Columbia resident Armon Wilson had one goal for participating in his first election: be first in line.
“As soon as the polls open, I’m going to be the first one there. I’m not going to wait in line, and I’m going to make my voice heard,” said Wilson, 19.
His mission started three hours before he walked through the front doors of Wilde Lake High School on the first day of early voting Monday morning. And by the time Wilson came out, “I voted” sticker in hand, he was a viral sensation.
Wilson was awake by 4 a.m. Monday to shower, change and begin the 2-mile trek to Wilde Lake High.
By 4:15 a.m., he hit the road, walking the same route he used to take when he attended Wilde Lake High. During the hourlong walk, Wilson didn’t look at his phone once; with broken headphones, he had no choice but to lean into the eerie silence of the morning.
“I was walking in silence, in deep thought, because I still didn’t entirely know who to vote for,” Wilson said.
The anxiety of achieving his goal of being first in line filled his mind with each step he took toward his alma mater, where he graduated from earlier this year. His mind was occupied with the thought of, “I’m going to be late. Someone’s going to beat me.”
For three days before voting, Wilson said he was really fixated on being first.
“I didn’t want to wait in any lines. I wanted to vote right then and there. I didn’t want to wait for Nov. 3. I knew if I was first, I wouldn’t have to wait and I would show everyone else that young people vote,” he said.
As he inched within viewing distance of the school around 5:15 a.m., he squinted to see if anyone had beat him. As he walked up to the cafeteria doors where the large white vote sign was placed, he was ecstatic — he was all alone.
“It felt ominous. Everything was dark, no judges inside, no one in line,” Wilson said. “I was like, ‘Am I in the right place?’ ”
It would be 15 more minutes before anyone would join the line. In the dark silence, Wilson said he picked his last few candidates. As other voters joined the line, he occupied himself by reading a book, playing a match of the online game Among Us, reading two NASA articles and posting on the Snapchat app to push his friends to come vote.
When the doors swung open at 7 a.m., Wilson said he was surprised to be handed a plastic bag with a pen and “I voted” sticker from an election judge as soon as he walked in. He also said he wasn’t expecting the process to be multistep.
“This was my first time ever seeing a polling place, and it was confusing,” he said.
As he took his last steps before voting, Wilson was given the choice of a paper or electronic ballot, giving him flashbacks to his school days where Scantron tests were part of his daily life.
And there, on the same wooden floor where he used to play basketball with his friends, Wilson cast his vote for the first time.
“This is the most important election. When I went to go vote and circle in the bubbles, it felt that way, too. It was a very emotional moment,” Wilson said.
Leading up to Monday, Wilson had frequent conversations with family, including his mom, Lynnette Wilson, 58, a corporate executive with McDonald’s. He also followed social media posts from friends, urging their followers to vote.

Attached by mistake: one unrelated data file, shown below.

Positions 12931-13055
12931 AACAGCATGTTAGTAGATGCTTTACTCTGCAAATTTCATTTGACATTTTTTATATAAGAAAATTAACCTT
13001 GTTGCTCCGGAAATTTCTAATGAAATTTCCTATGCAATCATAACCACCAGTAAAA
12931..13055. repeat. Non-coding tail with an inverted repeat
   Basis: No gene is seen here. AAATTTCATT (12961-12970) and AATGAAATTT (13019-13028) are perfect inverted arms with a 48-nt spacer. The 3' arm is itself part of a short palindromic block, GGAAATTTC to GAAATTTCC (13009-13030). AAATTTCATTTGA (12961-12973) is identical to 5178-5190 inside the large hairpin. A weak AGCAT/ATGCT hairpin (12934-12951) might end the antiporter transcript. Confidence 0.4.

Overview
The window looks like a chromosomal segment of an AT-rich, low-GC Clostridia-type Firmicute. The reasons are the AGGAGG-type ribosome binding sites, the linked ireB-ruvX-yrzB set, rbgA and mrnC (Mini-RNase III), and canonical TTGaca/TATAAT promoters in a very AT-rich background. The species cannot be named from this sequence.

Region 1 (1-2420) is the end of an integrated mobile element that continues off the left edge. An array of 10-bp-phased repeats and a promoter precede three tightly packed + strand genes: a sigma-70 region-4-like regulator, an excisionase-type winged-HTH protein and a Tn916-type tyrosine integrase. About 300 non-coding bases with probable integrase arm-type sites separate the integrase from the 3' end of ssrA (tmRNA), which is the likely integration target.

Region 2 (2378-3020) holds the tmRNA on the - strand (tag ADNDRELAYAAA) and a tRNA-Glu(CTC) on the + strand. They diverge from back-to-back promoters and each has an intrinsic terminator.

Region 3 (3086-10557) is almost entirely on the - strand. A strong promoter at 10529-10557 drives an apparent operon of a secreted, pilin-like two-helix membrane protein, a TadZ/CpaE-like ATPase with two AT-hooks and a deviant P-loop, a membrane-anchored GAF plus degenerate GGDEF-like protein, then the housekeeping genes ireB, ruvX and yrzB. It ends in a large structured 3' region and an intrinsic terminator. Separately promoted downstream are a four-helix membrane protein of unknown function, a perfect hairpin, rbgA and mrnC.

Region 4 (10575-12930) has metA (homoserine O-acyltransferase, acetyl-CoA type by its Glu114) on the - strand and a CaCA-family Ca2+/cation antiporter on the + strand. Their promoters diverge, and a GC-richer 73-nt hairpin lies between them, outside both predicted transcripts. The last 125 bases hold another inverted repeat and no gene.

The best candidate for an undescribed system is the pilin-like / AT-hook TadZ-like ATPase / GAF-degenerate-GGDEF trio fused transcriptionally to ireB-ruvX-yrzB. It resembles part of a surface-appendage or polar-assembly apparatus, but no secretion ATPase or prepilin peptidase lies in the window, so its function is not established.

Wilson said, however, he wished conversations about voting had been more a part of the social studies curriculum in high school. Wilson said people like him who never went with their parents to vote don’t know what to expect from the process.
“They don’t teach us about voting in school, so it was surprising,” he said. “In the back of my head [I was thinking], this would have been some useful information to learn.”
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He walked out of Wilde Lake High 15 minutes after the doors had first opened. It was still cloudy and gray outside. Wilson was hungry and cold after waiting so long outside, and he walked to the Bagel Bin in Columbia for some breakfast before heading to work at The Mall in Columbia.
Chocolate milk, breakfast bagel sandwiches, muffins, Kit Kats and some tea would hold him over for his workday at Express, a clothing store in the mall.
When he got home after work Monday afternoon, he said he could barely greet his mom before she started showing him Twitter and asking him questions about his first voting experience.
During the day, Lynnette Wilson saw someone post her son’s photo and voting story on Facebook. She beamed with pride describing Wilson, the youngest of seven children, as a determined man.
“We’re so proud because he gets it — we instill that in the household,” Lynette Wilson said. “We take advantage of our right to vote. I’m not telling you who to vote for. I’m telling you to vote because, as African Americans, we weren’t always given the right to vote.”
Armon Wilson said he believes this election will turn his generation into a much more engaged set of voters, himself included.
“I wish the election didn’t have to be this tense, but it’s a good thing it is because it’s going to keep Gen Z really aware,” Wilson said. “My generation, I know it for a fact, isn’t going to pass up a chance. We’re going to be a force in every election after this.”